Today, highly-absorbent hygiene products are packed mainly in plastic bags in Europe. Positive consumer impression is driven by hygienic quality appearance, good transportability due to carrying handle and very small size of the packaging due to compaction. These flexible bags cover a wide product portfolio range, e.g. in size from newborn babies to adult incontinence products, and filling quantities from single individual wraps to 240 units. Looking forward, we have to meet in future the challenge of reducing plastic, as this material is main contributor to global waste pollution and perceived from consumers meanwhile as a ‘bad material’.
Briefing on Needs
• A ‘Plastic-free’ packaging material that a consumer can put into the ‘Paper Recycling stream’. Preferably such material would be able to degrade in case of littering into nature. A solution made of fiber/paper/pulp materials would deliver such as best and is highly accepted from end consumers. But we are welcoming any other new material concept.
• Packaging concept needs to deliver sufficient mechanical stability. Includes strength against pressure from compressed products inside the packaging, as well as resistance against external stress during transport (drop, pallet stacking, puncture stress, etc). The package must enable carrying in some way suitable for the unit weight and size.
• Packaging concept needs to deliver a ‘hygiene barrier’ which prevents contamination from the outside during the supply chain from manufacturing site via stores to consumers home. That includes very obvious dust and dirt, but as well invisible factors like moisture etc., that can lead to degradation of product performance. Note, traditional strong moisture barriers made of laminated plastics make packaging very difficult to recycle in reality, due to difficulty of component separation on an industrially economic scale.
• Opening of packaging should not require any tool. Integrated opening help like perforation or open strap is acceptable. Reclosure capability would be a positive bonus effect.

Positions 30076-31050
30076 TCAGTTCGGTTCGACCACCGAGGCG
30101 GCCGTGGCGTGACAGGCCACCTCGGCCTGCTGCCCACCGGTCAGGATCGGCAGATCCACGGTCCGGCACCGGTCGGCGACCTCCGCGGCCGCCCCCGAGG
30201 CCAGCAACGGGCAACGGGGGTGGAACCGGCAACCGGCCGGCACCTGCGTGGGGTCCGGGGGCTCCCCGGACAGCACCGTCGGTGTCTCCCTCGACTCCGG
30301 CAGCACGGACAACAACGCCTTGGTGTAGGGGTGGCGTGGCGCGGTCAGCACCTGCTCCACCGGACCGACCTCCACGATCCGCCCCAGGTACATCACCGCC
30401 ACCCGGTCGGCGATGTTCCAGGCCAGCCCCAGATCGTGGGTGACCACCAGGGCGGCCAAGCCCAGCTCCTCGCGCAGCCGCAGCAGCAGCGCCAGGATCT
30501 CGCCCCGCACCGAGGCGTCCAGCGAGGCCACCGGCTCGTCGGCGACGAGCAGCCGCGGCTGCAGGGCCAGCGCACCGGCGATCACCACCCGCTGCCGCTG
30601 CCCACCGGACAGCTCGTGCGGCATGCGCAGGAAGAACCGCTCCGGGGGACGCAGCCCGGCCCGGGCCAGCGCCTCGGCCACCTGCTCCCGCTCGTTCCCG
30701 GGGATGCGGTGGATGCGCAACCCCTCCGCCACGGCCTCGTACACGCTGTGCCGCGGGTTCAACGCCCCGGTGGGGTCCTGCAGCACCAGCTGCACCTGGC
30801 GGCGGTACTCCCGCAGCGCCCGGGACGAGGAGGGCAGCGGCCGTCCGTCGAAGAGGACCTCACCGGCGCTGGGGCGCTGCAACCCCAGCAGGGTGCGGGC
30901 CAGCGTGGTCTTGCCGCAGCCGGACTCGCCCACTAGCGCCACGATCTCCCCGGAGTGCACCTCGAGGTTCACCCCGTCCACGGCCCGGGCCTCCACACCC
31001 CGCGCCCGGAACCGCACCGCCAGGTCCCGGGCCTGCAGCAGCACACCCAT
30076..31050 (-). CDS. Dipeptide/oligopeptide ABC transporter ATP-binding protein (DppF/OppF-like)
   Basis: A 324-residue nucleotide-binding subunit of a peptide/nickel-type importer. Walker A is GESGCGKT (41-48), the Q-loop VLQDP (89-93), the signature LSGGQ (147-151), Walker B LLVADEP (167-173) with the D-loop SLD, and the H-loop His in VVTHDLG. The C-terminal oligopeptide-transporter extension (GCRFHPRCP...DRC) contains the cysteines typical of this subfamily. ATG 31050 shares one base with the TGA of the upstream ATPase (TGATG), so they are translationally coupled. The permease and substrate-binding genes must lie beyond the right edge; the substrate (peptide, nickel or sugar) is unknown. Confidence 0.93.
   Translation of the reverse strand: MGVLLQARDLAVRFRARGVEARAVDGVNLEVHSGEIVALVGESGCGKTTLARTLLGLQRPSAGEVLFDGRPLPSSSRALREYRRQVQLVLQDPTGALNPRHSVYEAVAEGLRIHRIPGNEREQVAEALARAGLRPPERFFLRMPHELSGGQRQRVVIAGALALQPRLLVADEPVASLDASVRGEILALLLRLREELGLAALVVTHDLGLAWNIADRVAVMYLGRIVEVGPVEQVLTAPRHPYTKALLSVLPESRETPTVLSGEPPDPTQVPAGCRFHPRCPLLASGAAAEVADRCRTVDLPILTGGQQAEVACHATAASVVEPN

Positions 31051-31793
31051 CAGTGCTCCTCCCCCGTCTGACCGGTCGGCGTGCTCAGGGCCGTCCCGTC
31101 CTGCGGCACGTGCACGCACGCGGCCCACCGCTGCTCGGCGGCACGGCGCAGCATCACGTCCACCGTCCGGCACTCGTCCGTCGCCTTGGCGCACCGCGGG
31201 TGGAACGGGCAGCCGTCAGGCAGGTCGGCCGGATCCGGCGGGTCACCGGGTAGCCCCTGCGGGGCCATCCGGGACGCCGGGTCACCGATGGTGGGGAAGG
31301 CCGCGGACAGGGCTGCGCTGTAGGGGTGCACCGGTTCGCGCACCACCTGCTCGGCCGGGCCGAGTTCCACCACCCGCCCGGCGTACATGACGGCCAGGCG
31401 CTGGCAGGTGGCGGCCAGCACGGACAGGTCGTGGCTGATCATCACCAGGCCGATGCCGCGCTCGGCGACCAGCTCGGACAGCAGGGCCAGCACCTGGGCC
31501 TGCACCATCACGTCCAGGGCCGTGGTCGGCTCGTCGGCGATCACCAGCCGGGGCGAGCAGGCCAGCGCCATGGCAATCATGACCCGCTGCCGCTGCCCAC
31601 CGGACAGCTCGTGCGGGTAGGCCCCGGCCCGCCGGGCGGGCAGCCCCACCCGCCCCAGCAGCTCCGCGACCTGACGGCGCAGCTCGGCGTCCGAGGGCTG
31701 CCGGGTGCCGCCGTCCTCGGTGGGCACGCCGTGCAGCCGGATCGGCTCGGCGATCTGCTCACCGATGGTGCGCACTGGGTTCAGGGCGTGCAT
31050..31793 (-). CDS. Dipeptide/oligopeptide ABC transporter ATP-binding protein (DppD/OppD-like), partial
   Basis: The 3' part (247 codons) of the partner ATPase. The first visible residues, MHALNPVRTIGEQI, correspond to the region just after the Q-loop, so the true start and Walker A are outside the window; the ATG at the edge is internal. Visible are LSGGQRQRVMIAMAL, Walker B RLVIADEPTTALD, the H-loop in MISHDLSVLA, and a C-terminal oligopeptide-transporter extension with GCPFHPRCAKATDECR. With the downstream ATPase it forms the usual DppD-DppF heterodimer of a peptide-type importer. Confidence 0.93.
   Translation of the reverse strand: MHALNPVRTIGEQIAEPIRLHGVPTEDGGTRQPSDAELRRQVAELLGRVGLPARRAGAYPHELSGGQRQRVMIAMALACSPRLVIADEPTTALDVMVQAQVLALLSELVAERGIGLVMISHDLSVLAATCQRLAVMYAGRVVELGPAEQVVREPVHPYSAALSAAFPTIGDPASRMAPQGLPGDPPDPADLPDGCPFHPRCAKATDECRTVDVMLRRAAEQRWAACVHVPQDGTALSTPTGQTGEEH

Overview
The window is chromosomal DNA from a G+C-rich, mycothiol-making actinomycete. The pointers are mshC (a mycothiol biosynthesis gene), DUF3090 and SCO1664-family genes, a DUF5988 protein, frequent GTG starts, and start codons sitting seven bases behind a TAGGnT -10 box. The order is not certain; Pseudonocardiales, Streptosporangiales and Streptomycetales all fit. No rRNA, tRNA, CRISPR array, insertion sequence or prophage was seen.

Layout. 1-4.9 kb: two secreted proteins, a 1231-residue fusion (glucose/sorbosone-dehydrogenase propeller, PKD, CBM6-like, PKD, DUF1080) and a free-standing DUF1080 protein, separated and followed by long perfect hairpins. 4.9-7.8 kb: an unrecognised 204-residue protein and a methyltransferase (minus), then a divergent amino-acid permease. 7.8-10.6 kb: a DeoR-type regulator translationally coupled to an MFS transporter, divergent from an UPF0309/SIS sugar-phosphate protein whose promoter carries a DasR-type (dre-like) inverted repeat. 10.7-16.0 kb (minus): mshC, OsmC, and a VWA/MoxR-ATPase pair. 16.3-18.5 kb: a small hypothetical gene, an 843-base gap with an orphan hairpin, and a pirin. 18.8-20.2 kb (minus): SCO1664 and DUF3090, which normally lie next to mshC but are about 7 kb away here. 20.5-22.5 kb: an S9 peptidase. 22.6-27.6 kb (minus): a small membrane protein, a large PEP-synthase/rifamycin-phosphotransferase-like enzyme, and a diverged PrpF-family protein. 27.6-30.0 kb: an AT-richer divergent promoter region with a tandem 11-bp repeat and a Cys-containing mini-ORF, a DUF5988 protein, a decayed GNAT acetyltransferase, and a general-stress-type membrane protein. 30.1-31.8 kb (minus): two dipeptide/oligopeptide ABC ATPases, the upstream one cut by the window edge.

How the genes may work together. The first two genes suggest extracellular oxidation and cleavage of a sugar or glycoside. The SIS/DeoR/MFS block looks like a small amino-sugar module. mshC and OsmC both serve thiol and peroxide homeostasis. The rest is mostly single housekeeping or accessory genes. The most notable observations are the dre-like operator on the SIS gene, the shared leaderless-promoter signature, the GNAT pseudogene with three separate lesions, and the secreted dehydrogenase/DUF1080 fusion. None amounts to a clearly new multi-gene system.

We are looking for
• Either a complete package that can deliver on all of the above; or individual component solutions that could be combined in order to provide a promising overall concept that meets the brief. The priority of needs is definitely primarily recyclability and hygiene/stability, with carrying and opening of important secondary relevance. e.g. solutions that cannot initially deliver a carrying functionality for a small size pack may be considered.
• The solution should be industrially available within 1-3 years by putting adequate efforts behind. Latest in 24 months a proof-of-principle should be achievable at reasonable pilot scale, ideally with the ability to execute small-scale consumer research prior to this.
• All recyclability or compostability of the package needs to be tested under established industry tests in order to show that there is clear evidence that these packages will successfully go through these systems.
We are not interested in
• Solutions that end consumer and/or trade does not understand without further explanation.
• Solutions causing new/additional contamination of the existing paper recycling streams or organic recycling streams.
• Solutions requiring major interventions of existing recycling streams/technologies.
Opportunities and Collaborations
We welcome proposals from start-up companies, institutes, universities. Outcome from the workshop may be turned into outsourced research paid by Procter & Gamble or joint ventures with participating companies.
Sign up for the Workshop!
Start-up companies or academic researcher who have technologies or competences valuable for a solution to this request, or just an interest in the request are welcome! Participants are compensated for time and travels. To get more information and to sign up for the workshop, please respond to this request or contact Pia Wågberg, RISE.